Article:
Before we begin with this cigar review, I think we need to begin by giving the translation of the brand, sub-brand, line, etc. We have French and Spanish all over the place here, so let us understand what these words mean before we begin talking about them. (Pete Johnson clarified with me the meanings.
L’Atelier is French for “the workshop”
El Suelo is Spanish for “the soil”
Terreno is Spanish and “refers to land or a farm size”
(Pete clarified that the names are referring to Cuban terms for farm sizes)
This year we saw a couple line extensions from Pete Johnson with Tatuaje, and a the new Halloween Smoke, but we also saw a new brand involving Pete Johnson taking the name of L’Atelier. L’Atelier is a brand that evolved between the collabaration of Pete Johnson, his brother Sean “Casper” Johnson, Dan Welsh of New Havana Cigars and also K.C. Johnson, Pete’s other brother. They made their first public appearance at this years IPCPR, and at the show they announced the release of four lines. One of the line is the flagship bran, and takes the name L’Atelier. That line has me foaming at the mouth, and I can not wait to smoke it. The other line is the Surrogate line which was originally launched for New Havana Cigars. The line is now going national, and is expanded to four vitolas. The other two lines are El Suelo and Trocadéro. These two lines are wallet friendly smokes, and are “bundle” cigars. Pete has proclaimed that though they are bundled cigars, they are of the highest quality and caliber. I am going to take him for his word, and that is why today I will be reviewing El Suelo.
As I said earlier, El Suelo is Spanish for “the soil,” and that seems appropriate for a cigar line name given that the tobacco used in the cigars originates from the tobacco seed planted in the soil. Both wine and cigars gets their great qualities from the soil in which they are grown. Yes water and sun are involved, but you gotta have good soil. The cigar is made in Esteli, Nicaragua, and I have read that it is made not at My Father, but at the Garcia’s old Esteli factory Tabacalera Cubana (TACUBA). These cigars are composed entirely by the bunchers in the factory, and are extremely well made. The blend for this cigar begins with an Ecuadorian Habano wrapper, the leaf is from higher primings, and the filler and binder are a mixture of Nicaraguan and Connecticut Broadleaf tobacco. All tobacco in this cigar is long filler as well, there is no short filler present here.
For this review I was given the smallest size in the line, still huge though, and it measures 5.25″ with a 56 ring gauge. The size is called Terreno, and is along the lines of a super robusto you could say. All vitolas in El Suelo and Trocadéro are sold in a large ring gauge format, and they are meant to be seen as a bang for your buck cigar. The cigar is firm in hand, and is finished with a lovely cap. The wrapper is silky to touch and has some veins present throughout. The cigar has a lovely coloring to it, and it really falls into that solid Colorado, dark brown, coloring. The cigar has a great aroma to it, and I am getting bits of leather, cocoa, rich earth, spices and oak. There is a great cold draw to the cigar, and on the draw I pick up some great flavors.
Starting the cigar, it has a nice soft opening to it, and it is very enjoyable. There are some lovely flavors present with the cigar, and with that a great amount of smoke. I am getting a perfect burn line to the cigar, and with that it is leaving a nice solid gray ash that is very firm on the end of the cigar. For a bundle cigar it is smoking wonderfully. In terms of flavors there is a lovely balanced flavor profile, and it is showing some earthy notes with some nutty characteristics, and also some soft spices and leather. I am finding the strength level to be at a solid medium level, nothing major, just middle of the road. In the second and final third of the cigar the flavors tended to be very consistent with the first third, and it did not deviate from the intended path. I know I typically break the cigar down by thirds, but in this case I will be splitting it into a third and then two thirds. The initial flavor profile to the cigar is really that of sweet earth, and there are some very soft cocoa notes present with that. Those flavors of nuts, soft spices and leather were still very present, and they were really finishing touches to that sweet earthy flavor profile. I got a perfect burn through the second and final third which was similar to the first third, and with that a lovely solid gray ash. Through the last two thirds the cigar remained at that solid medium body level, and the finish was cool and flavorful.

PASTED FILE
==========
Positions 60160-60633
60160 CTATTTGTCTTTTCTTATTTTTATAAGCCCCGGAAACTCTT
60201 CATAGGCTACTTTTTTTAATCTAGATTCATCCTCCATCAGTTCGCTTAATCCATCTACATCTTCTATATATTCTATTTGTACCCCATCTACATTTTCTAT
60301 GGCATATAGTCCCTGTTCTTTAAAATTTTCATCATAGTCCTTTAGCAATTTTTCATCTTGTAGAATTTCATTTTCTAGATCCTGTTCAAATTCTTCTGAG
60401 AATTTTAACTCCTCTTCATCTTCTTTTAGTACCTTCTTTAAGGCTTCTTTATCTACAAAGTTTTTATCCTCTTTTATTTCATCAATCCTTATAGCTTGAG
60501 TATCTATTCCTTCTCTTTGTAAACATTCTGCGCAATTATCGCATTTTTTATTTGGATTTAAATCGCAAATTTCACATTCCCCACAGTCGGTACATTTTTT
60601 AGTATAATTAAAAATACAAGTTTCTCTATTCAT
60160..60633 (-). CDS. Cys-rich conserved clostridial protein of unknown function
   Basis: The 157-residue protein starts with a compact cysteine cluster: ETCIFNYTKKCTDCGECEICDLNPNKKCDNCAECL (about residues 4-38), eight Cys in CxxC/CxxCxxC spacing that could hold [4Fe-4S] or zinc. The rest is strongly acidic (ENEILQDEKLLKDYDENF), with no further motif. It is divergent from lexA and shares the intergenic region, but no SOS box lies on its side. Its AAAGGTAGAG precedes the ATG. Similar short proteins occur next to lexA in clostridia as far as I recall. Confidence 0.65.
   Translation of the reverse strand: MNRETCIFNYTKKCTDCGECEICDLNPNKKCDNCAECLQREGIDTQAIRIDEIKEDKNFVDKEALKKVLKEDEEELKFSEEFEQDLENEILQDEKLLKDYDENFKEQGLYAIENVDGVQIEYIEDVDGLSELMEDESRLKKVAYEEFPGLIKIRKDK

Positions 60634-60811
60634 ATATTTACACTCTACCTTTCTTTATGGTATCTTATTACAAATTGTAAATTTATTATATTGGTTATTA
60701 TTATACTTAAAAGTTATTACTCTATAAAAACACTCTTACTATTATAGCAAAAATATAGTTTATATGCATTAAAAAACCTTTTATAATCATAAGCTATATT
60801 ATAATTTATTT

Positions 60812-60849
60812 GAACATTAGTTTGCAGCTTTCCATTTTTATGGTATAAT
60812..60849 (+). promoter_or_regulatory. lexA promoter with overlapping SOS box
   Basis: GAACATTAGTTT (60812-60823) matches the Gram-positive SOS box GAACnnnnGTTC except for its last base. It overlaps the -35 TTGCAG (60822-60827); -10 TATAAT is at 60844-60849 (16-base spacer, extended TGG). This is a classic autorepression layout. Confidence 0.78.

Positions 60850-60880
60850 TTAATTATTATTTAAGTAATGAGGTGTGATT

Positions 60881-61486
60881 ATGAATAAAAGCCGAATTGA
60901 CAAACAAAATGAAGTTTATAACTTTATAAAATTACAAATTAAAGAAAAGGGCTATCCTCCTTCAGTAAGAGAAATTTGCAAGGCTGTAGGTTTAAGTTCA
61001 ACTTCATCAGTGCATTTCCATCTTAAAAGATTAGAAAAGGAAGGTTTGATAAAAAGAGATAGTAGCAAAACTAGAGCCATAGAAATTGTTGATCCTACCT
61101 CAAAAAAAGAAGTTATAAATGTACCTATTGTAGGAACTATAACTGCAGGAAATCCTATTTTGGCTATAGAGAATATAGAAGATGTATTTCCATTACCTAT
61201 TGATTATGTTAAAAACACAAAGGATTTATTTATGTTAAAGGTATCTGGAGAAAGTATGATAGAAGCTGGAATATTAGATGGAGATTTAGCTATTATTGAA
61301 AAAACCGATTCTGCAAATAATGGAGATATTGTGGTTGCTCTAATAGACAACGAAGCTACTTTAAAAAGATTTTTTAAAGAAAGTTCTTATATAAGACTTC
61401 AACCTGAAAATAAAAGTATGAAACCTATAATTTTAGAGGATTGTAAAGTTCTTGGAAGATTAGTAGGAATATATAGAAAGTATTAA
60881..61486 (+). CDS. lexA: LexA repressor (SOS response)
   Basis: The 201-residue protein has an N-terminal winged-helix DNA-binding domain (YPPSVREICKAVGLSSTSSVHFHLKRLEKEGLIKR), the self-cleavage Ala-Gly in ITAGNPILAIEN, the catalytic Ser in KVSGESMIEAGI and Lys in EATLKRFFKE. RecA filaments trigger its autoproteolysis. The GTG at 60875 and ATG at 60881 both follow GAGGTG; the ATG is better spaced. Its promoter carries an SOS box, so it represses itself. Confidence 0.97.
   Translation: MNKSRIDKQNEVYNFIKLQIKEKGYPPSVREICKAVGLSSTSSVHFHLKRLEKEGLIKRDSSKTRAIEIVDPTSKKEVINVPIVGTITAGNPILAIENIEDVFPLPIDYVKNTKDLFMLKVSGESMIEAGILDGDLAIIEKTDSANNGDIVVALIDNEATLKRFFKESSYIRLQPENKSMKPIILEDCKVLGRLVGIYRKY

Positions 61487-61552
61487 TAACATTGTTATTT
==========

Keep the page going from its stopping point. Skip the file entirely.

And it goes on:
Let us look at what this cigar is. This cigar is meant to be an incredibly affordable bundled cigar by “Tatuaje.” With that being said, how is this cigar? It’s fucking awesome man! This cigar has tons of great flavors, wonderful strength level, and with that amazing construction. With a price range of roughly $4 a stick you can not go wrong with this cigar. I have found the perfect cigar to work in the yard with, fly fish and all other active activities. Hell, this is a cigar I would run a 5k with. I have had some bundled cigars in the past, and they are entertaining, but in no ways as entertaining as this cigar. I am interested in seeing the counterpart to this cigar, but I can tell you that this cigar is going to move. I don’t care what store you run, if you don’t bring these in your are crazy. This is a “Tatuaje” that is even more affordable then they already are. I believe Pete Johnson makes incredible cigars at incredible prices, and this cigar definitely delivers in those areas. I give it an 87 as a cigar, and for a bundled cigar that is rocking!
|El Suelo Terreno|